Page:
Biodesign receives $1.5 million to develop early warning system for flu outbreaks
The microbial world of viruses is poised to attack. Viral, nonliving entities have the ability to infect you and spread to others, jumping from host to host to host. Unchecked, viral infections can spread through families and communities like wildfire.
With $1.53 million in support from the National Library of Medicine, three research teams from Arizona State University’s Biodesign Institute are bringing their distinct areas of expertise to answer the question, “How can we improve our ability to predict viral outbreaks?”
Their plan is essentially twofold: first, to create an accessible online database that catalogues and characterizes viruses nationwide; and second, to develop a map of the United States that tracks where and how viruses exist and travel across the nation.
According to the Centers for Disease Control and Prevention, approximately 79,000 people died last year from influenza in the United States, 960,000 were hospitalized and 49 million individuals were infected. Ultimately, the goal is to provide data that will help communities and public health officials develop an early warning system that will forecast outbreaks and pandemics. First on their viral hit list is influenza, more commonly known as the flu.
Protecting public health
The teams will track the presence of viruses at wastewater plants and medical clinics. In doing so, they will be developing much more than a map. The database will characterize the viruses they find, identify new viruses and provide information that shows infectious trends for humans, animals, plants and bacteria.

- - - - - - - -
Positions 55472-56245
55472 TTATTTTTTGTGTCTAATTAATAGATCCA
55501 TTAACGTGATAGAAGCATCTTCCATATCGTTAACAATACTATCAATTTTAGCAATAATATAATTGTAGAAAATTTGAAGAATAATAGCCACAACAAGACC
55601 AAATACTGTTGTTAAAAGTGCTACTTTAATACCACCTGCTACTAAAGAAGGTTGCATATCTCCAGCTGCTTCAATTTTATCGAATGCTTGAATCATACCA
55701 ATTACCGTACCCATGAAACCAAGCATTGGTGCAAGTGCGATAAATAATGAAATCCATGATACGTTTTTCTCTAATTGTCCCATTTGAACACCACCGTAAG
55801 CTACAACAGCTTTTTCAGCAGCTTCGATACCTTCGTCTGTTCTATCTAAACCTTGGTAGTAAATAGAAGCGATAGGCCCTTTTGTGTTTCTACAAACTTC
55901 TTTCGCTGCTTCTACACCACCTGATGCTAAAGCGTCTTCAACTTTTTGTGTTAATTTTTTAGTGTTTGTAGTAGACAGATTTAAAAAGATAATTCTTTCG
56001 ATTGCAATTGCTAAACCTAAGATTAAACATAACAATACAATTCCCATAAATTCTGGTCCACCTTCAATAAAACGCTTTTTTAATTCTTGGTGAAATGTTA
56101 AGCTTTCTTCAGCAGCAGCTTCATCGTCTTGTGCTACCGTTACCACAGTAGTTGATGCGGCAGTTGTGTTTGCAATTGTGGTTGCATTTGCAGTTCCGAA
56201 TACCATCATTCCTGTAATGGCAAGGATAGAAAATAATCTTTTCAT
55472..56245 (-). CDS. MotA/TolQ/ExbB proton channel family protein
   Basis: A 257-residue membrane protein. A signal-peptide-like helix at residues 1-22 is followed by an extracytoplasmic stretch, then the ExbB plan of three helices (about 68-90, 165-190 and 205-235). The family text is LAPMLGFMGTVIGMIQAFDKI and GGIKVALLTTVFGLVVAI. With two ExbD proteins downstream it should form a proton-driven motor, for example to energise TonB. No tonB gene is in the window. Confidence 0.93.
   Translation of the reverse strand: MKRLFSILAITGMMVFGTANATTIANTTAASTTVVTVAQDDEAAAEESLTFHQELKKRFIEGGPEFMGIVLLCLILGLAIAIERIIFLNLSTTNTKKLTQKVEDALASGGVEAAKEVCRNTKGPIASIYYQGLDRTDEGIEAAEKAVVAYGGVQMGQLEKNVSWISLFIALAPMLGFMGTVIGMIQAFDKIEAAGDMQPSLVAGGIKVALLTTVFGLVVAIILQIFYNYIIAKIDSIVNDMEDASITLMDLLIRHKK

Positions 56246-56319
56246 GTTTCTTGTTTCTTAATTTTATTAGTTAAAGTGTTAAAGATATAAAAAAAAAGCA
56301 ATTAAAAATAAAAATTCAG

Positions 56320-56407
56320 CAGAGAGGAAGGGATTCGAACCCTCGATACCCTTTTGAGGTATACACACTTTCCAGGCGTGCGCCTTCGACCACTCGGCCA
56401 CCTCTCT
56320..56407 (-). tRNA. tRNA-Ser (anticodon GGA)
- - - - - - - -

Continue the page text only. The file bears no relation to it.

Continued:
Molecular virologist Arvind Varsani, environmental health engineer Rolf Halden and biomedical informaticist and epidemiologist Matthew Scotch — all researchers at the Biodesign Institute — will combine their scientific skills for the greater good. This open-access viral databank will provide a multidimensional view of viruses and their infectious trends, allowing researchers to look at viruses through a whole new lens.
“This is an excellent example of the spirit of discovery at Biodesign,” said Joshua LaBaer, executive director of the Biodesign Institute. “Bringing multiple scientific disciplines together is key to advancing knowledge and developing solutions to some of life’s most intractable problems.”
“Previously, we didn’t have the technology or computer power to accomplish a study of this size and ambition,” said Halden, director of the Biodesign Center for Environmental Health Engineering, and a professor in the School of Sustainable Engineering and the Built Environment. “However, it is a new era. We now have advanced technology in big data and metagenomic sequencing. Today, bioinformatics experts are able to manage tidal waves of data.”